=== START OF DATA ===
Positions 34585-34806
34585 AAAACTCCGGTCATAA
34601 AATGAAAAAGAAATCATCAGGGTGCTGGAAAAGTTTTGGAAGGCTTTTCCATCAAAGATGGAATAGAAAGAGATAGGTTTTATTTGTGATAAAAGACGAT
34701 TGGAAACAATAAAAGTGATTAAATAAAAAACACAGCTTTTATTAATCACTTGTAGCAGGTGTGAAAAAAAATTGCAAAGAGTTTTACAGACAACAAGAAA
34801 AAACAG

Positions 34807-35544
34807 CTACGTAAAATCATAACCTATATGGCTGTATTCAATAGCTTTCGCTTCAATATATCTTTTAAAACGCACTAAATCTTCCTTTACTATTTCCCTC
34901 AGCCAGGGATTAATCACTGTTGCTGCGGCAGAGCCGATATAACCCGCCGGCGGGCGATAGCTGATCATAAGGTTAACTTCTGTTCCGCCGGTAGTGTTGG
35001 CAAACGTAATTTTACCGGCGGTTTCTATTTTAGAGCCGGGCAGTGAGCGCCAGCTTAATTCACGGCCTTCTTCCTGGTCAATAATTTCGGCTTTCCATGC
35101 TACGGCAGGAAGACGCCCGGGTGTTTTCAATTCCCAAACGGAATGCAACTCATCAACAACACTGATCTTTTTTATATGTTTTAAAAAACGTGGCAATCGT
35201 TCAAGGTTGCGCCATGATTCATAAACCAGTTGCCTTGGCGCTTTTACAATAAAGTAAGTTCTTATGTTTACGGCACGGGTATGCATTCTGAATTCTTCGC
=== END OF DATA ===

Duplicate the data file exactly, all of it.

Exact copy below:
Positions 34585-34806
34585 AAAACTCCGGTCATAA
34601 AATGAAAAAGAAATCATCAGGGTGCTGGAAAAGTTTTGGAAGGCTTTTCCATCAAAGATGGAATAGAAAGAGATAGGTTTTATTTGTGATAAAAGACGAT
34701 TGGAAACAATAAAAGTGATTAAATAAAAAACACAGCTTTTATTAATCACTTGTAGCAGGTGTGAAAAAAAATTGCAAAGAGTTTTACAGACAACAAGAAA
34801 AAACAG

Positions 34807-35544
34807 CTACGTAAAATCATAACCTATATGGCTGTATTCAATAGCTTTCGCTTCAATATATCTTTTAAAACGCACTAAATCTTCCTTTACTATTTCCCTC
34901 AGCCAGGGATTAATCACTGTTGCTGCGGCAGAGCCGATATAACCCGCCGGCGGGCGATAGCTGATCATAAGGTTAACTTCTGTTCCGCCGGTAGTGTTGG
35001 CAAACGTAATTTTACCGGCGGTTTCTATTTTAGAGCCGGGCAGTGAGCGCCAGCTTAATTCACGGCCTTCTTCCTGGTCAATAATTTCGGCTTTCCATGC
35101 TACGGCAGGAAGACGCCCGGGTGTTTTCAATTCCCAAACGGAATGCAACTCATCAACAACACTGATCTTTTTTATATGTTTTAAAAAACGTGGCAATCGT
35201 TCAAGGTTGCGCCATGATTCATAAACCAGTTGCCTTGGCGCTTTTACAATAAAGTAAGTTCTTATGTTTACGGCACGGGTATGCATTCTGAATTCTTCGC